Register for the competition here.
Buildings account for 40 percent of U.S. carbon dioxide emissions. From houses and hospitals to schools and offices, buildings in the United States use about 40 percent of the country's energy for heating, cooling, lighting, and other operations. It is estimated that the manufacture, transport, and assembly of building materials such as wood, concrete, and steel account for another eight percent of energy use. About 30 percent of the electricity buildings use is generated from coal-burning power plants, which release greenhouse gases, causing climate change.
The landmark IPCC 2021 report warns of increasingly extreme heatwaves, droughts and flooding, and a key temperature limit being broken in just over a decade. The report "is a code red for humanity," says the UN chief, but scientists say a catastrophe can be avoided if the world acts fast. The total cost of natural disaster damages neared $50 billion in September 2020 in the United States alone, already surpassing the total cost for all of 2019. One-third of all homes in the US are considered at high risk of a natural disaster, resulting in many homeowners bearing the brunt of costly repairs.
As climate change intensifies, housing stability will be increasingly under threat. Housing is the one of the most significant determinants of financial security and generational wealth in the US. Housing is also the largest expense for families, as more than 38 million US households live in housing that is not affordable to them. Similar trends can be seen across Europe. Unaffordable and insecure housing leaves families less able to cope with unexpected expenses such as extensive repairs or rebuilding from flooding or wildfires. Both the frequency and reoccurrence of climate-related disasters have exacerbated affordable housing crises in areas prone to disasters. Without significant intervention, areas prone to climate-related disasters will continue to face housing instability.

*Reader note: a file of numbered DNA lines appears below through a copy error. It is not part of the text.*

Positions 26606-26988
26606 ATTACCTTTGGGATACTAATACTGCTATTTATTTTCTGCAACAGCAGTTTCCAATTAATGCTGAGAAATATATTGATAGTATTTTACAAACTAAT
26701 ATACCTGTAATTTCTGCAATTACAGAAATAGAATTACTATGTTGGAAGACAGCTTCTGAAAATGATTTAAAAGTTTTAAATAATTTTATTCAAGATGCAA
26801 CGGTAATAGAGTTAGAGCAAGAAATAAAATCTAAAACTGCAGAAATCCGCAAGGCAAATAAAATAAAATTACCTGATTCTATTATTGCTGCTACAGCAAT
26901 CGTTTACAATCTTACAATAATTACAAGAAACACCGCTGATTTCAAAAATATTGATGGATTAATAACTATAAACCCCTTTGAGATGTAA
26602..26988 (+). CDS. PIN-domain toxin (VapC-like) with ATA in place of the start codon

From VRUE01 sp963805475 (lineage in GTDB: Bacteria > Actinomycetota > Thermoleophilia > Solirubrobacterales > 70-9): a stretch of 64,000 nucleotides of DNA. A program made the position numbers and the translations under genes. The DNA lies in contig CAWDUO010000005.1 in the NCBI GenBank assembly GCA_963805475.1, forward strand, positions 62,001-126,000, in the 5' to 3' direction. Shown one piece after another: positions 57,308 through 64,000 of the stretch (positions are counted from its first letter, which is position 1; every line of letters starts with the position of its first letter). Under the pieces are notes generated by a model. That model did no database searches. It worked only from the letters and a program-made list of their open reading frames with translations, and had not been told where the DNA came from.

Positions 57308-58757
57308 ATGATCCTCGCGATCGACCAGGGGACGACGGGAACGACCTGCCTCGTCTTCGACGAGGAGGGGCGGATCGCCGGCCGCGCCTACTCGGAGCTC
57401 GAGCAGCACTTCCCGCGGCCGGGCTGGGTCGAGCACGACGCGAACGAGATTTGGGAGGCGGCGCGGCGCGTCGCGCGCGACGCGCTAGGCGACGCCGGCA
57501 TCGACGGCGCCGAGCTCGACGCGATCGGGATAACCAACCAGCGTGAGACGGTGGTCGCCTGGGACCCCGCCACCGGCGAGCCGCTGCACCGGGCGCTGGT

Location & Program
Entrants are encouraged to select sites that are typical “types” to ensure solutions can be broadly applied to a particular context to address the challenge of affordable housing and climate change.
The intent of this competition is to solicit design ideas for affordable, carbon positive housing. Designers should consider replicability of their approach in multiple neighborhoods, cities, and/or countries. Program size could range from a micro-home to a tall building depending on the select context or solution. There are no restrictions in regard to program or size. Participants are encouraged to look beyond conventional solutions and consider resiliency in strategies as well.
The Prize and the Publications
- Prize and Publishing: The jury will select one entry as winner of the single prize of fifty thousand dollars in United States dollars ($50,000 USD). To have an entry be declared the winner of the prize, Entrants must meet all the terms and conditions.
- No Transfer: The prize may not be exchanged or transferred. No substitutions are allowed.
- Refusal: Refusal to accept the prize or publication in the Archdaily releases cove.tool and its directors, employees, sponsors, partners, and affiliates of any obligation towards the Entrant.
- Method of Award: The prize winner will be notified by telephone or by email. The method for delivering the award to the prize winner will be agreed upon between the cove.tool and the prize winner. Payment of any transaction fees, including currency exchange fees, associated with the method for delivering the prize to the competition winner, are the responsibility of the competition winner.
- Deadline for Claim: The deadline for claiming the prize money will be thirty (30) days from the time of announcement. Should the winner fail to claim the prize, he or she will forfeit the prize and another winner will be selected.
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